||Volume 17, Number 6, April 2005 |
2005 AGM Roundup
by Glynis Andersson
The 89th BCTF Annual General Meeting, in Victoria last month, was a tremendous success. Jinny Sims was returned as president, Irene Lanzinger as first vice-president, and Susan Lambert as second vice-president. Jill McCaffery, George Popp, Lynda Toews, Fran Robinson, and Val Windsor were all elected members-at-large.
Jim Sinclair brought greetings from the B.C. Federation of Labour, Barry O’Neill brought greetings from CUPE, and Penny Tees, from the B.C. School Trustees Association, also addressed delegates. CTF President Terry Price spoke on the activities of the Canadian Teachers’ Federation.
Keynote speaker Jukka Sarjala delivered a fascinating presentation on why Finland is ranked number one in education. Professor Sarjala, former director-general of the National Board of Education in Finland, told delegates what he believes are the reasons behind Finland’s extraordinary success in public education.
He spoke of the principle of equity integral to Finnish culture, of how students’ health and welfare are of primary consideration, of how learning is student-centred, and how teachers are highly respected and given extensive autonomy. He also informed the audience that few private schools exist in Finland and that there are no standardized tests other than the Programme for International Student Assessment (PISA).
Sarjala also pointed out that Finland has many small schools, noting that only 3% of schools have more than 500 students, and no schools have more than 1,000 students. He discussed philosophy and pedagogy with regard to heterogeneous groupings, special education, and collaborative practice between teachers and school authorities.
Equally captivating was Maude Barlow’s informative presentation on the American agenda for trade relationships with Canada and its impact on education and virtually every other aspect of our lives.
BCTF AGM delegates listened attentively as Barlow exposed the agenda being set for Canada by George Bush, Paul Martin, and a very powerful business lobby, the Canadian Council of Chief Executives. She painted a truly frightening picture of what the future holds unless we unite to resist American dominance and the nearly unstoppable march toward privatization.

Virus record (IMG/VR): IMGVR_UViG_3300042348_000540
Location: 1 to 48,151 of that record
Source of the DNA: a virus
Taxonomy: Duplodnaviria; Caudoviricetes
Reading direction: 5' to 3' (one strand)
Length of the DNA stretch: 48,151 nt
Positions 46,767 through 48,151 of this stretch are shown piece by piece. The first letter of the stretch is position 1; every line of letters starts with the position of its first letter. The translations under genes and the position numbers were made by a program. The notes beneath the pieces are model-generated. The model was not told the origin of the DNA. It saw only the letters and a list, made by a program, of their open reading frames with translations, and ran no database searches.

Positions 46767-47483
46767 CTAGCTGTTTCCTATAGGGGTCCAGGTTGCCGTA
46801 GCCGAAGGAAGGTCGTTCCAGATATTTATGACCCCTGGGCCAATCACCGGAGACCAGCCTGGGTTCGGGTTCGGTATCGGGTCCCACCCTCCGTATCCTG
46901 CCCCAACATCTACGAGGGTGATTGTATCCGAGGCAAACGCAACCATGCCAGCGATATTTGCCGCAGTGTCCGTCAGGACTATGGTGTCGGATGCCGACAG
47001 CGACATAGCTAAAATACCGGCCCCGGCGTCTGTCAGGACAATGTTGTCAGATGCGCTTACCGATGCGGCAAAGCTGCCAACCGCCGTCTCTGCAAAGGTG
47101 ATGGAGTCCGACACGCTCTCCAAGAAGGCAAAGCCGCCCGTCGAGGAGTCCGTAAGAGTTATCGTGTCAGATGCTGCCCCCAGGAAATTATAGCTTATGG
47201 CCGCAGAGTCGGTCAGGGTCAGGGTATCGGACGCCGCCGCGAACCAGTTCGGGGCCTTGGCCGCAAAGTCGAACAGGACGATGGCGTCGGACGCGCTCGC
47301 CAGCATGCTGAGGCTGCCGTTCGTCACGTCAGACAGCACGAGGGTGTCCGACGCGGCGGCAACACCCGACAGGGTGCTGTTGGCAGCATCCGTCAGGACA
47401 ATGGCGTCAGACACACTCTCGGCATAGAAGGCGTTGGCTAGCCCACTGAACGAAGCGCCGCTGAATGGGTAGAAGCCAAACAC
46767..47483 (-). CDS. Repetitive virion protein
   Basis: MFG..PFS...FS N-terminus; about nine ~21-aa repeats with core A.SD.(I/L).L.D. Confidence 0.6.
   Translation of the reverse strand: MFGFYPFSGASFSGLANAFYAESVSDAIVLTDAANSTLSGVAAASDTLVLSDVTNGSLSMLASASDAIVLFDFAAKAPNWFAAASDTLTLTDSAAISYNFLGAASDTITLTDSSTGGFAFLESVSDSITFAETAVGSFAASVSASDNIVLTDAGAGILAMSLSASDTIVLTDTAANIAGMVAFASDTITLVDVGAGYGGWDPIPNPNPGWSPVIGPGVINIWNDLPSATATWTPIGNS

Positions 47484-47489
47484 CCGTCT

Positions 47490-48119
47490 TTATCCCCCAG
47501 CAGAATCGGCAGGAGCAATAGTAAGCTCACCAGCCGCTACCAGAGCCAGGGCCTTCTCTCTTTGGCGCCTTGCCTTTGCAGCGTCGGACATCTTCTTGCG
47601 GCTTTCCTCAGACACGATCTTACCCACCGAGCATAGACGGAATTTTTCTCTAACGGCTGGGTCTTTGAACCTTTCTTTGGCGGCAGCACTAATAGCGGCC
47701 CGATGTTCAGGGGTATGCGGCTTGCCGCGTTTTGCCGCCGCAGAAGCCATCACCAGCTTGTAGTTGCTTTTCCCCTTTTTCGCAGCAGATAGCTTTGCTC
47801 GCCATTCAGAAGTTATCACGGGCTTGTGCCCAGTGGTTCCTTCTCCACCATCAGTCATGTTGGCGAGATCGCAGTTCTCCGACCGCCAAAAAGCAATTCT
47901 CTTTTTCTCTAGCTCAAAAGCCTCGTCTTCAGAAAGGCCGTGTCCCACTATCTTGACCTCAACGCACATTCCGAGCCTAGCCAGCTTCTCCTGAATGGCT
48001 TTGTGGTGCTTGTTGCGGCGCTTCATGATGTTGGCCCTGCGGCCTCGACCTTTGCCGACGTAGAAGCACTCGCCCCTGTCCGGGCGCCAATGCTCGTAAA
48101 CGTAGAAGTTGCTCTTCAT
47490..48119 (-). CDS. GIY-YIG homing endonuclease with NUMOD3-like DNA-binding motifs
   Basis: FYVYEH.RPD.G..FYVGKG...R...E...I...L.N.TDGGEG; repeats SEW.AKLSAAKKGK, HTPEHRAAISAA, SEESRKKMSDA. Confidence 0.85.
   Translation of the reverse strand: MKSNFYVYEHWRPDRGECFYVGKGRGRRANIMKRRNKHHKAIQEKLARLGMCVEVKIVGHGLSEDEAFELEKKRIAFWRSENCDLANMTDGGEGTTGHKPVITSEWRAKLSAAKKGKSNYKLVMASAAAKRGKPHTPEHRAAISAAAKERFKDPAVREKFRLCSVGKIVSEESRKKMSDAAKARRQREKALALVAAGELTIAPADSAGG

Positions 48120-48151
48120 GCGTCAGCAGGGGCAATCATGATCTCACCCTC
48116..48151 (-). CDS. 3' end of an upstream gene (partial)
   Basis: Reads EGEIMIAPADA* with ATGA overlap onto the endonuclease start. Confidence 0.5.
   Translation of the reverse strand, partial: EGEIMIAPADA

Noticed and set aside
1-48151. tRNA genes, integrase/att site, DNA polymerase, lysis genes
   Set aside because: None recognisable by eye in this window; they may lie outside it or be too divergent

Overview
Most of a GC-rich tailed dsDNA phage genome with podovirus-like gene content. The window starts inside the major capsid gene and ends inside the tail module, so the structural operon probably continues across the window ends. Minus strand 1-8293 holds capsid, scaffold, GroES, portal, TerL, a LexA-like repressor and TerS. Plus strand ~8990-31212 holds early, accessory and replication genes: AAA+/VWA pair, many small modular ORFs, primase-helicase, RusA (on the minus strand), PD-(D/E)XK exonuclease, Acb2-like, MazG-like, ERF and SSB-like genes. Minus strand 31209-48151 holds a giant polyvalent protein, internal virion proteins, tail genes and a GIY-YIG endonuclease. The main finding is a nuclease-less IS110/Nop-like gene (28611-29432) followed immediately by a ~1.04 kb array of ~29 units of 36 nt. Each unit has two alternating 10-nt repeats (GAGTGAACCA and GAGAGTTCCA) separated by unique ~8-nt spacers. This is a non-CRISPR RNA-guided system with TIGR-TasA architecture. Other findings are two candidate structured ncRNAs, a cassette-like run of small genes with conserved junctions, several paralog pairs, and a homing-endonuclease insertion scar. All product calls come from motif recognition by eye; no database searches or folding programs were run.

Imagine a North American passport or, a North American logo that would be promoted throughout public schools. Unfortunately, these aren’t merely figments of the imagination. They are actually being planned in meetings between government and business officials.
According to Barlow, we are now at the point where nothing is "off the table" in Canada’s trade negotiations with the U.S. Our water and our oil is up for grabs. The oil from our Athabasca tar sands is feeding the American war machine.
Maude Barlow also spoke about privatization in healthcare, education, and welfare services as well as the danger posed by the U.S. Patriot Act. She said that the goals of those setting the trade agenda are contrary to what Canada is about, but "they will not take the soul out of us because we are the keepers of democracy, the keepers of public education!" Barlow thanked the BCTF for being a leader in Canada in speaking out against this trade agenda.
The 2005 Annual General Meeting also included a summary of the recent BCTF Teaching and Learning Conditions Survey. The response rate to the survey was excellent, with more than 14,500 submissions. Some key issues highlighted by the survey include an increase in students with special needs yet fewer resources to deal with this situation and dissatisfaction with large class sizes. Furthermore, a full 90% of respondents indicated that their workload had increased to meet accountability requirements. (Editor’s note: A big thanks to all of you who took the time to send in your survey.)